The Benefits of the Fair Tax
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12-02-2014, 01:08 PM
RE: The Benefits of the Fair Tax
(12-02-2014 09:37 AM)Cathym112 Wrote:  It did not escape my notice that Frankksj did not address my comment when he asked me for a better tool to measure income inequality.

I stated, mean-normalized second-order dominance, or Lorenz dominance would be a better tool. Care to weigh in, Frank, with your wikipedia economics?

Careful now, Cathy. You're talking to a man who can read a dictionary here.

Not being a professional economist such as yourself, I won't presume to speak to economics. But I can speak to a knowledge of physics and math which practically defines "Dunning-Kruger effect".

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12-02-2014, 02:41 PM
RE: The Benefits of the Fair Tax
(12-02-2014 01:08 PM)cjlr Wrote:  Not being a professional economist such as yourself, I won't presume to speak to economics.

This is what's so silly. You don't need any knowledge about economics at all, and it's so simple any kid could figure it out. Just ask Cathy, or any Keynesian economist, this basic question:

Q: Out of the 3,000 or so times the current monetary policy of a fiat currency has been tried over the past 1,000 years, can you name just one time when the system didn't collapse within 50 years, wrecking the economy, and particularly devastating the poor and middle class, leaving in its wake a lot of inequality?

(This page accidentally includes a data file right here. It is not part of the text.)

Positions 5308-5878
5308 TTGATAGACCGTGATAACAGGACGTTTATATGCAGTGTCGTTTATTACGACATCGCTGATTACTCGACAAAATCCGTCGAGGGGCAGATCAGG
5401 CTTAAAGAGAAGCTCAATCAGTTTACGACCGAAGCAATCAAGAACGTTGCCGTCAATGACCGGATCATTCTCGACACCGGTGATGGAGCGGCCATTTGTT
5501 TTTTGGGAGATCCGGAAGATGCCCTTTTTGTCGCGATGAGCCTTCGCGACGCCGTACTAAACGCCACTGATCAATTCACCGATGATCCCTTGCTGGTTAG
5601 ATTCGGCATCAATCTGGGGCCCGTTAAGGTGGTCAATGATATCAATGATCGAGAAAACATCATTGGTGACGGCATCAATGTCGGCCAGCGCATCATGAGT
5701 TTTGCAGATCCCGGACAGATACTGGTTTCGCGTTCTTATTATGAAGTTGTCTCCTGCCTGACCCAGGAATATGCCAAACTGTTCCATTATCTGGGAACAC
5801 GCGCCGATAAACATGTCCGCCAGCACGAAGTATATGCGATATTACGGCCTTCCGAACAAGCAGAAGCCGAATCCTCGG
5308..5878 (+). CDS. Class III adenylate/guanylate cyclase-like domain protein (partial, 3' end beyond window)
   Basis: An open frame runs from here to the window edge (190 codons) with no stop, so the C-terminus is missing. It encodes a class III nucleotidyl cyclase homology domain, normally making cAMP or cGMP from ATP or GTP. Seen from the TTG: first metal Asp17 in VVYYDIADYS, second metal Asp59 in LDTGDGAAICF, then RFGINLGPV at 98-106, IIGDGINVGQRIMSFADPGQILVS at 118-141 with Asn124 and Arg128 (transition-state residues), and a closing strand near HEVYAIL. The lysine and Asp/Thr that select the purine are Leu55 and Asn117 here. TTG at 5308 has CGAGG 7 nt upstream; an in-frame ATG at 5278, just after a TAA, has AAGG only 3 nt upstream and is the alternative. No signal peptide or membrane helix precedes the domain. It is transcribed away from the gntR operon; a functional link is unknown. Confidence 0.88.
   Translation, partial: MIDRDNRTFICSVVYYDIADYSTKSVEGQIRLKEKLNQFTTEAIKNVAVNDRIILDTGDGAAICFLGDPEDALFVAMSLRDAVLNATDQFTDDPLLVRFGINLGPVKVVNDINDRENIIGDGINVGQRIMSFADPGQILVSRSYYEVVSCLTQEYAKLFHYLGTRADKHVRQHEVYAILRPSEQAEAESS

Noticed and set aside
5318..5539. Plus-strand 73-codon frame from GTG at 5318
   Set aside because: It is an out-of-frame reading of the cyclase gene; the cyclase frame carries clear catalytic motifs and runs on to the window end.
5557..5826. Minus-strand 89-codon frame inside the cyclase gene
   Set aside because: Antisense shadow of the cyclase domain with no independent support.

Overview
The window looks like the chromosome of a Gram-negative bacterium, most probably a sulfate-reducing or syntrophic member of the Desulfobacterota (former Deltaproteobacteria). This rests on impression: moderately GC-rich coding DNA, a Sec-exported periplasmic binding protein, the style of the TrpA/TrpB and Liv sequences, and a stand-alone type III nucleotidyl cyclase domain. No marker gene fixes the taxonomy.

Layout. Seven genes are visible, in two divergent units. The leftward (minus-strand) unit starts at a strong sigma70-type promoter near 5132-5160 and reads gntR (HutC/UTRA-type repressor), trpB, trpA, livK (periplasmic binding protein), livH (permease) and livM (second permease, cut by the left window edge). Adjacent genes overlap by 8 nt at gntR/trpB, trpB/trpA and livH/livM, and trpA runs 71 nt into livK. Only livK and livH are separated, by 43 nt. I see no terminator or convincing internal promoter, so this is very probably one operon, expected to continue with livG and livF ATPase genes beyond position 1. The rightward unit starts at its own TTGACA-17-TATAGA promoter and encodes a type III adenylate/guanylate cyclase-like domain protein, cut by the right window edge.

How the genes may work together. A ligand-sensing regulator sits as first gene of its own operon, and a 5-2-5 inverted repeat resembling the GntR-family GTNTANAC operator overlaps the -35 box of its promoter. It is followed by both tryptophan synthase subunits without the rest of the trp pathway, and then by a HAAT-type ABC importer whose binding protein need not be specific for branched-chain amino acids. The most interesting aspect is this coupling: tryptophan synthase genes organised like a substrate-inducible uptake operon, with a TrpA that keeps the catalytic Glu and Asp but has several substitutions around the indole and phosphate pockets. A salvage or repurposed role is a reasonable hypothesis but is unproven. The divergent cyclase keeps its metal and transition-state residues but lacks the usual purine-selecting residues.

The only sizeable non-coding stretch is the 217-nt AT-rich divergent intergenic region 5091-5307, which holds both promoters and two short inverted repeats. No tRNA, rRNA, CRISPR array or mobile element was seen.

All Keynesians, just like Cathy, will be left unable to come up with one example. Even if you don't know what a fiat currency is, and don't know anything about it's history, how fucking intelligent do you have to be to realize that if something's been tried 3,000 times, and it has a 100% record of failure, chances are if you try the same thing again you'll end up with the same result.

Albert Einstein: Insanity is doing the same thing over and over again and expecting different results

George Santayana: Those who cannot learn from history are doomed to repeat it

Really, cjlr? You think that with your current education you're unable to figure out that if the advocates of a given policy concede it's been tried 3,000 times, and cannot come up with even 1 example where it wasn't a failure, well, chances are it's a bad policy.

And you call Cathy a "professional economist", but I asked her why, since 1971, inequality has been getting so bad. She insists it's coincidence that in 1971 we adopted an economy policy that's been 3,000 times and has ALWAYS led to inequality. No, the reason why the switch occurred in 1971 is because that's the year when women decided to enter the workforce. Really?

She also said the gini co-efficient is not useful for measuring inequality, and we should use a Lorenz curve. Just google it. The gini co-efficient IS simply how you draw the change in the Lorenz curve over time. Duh.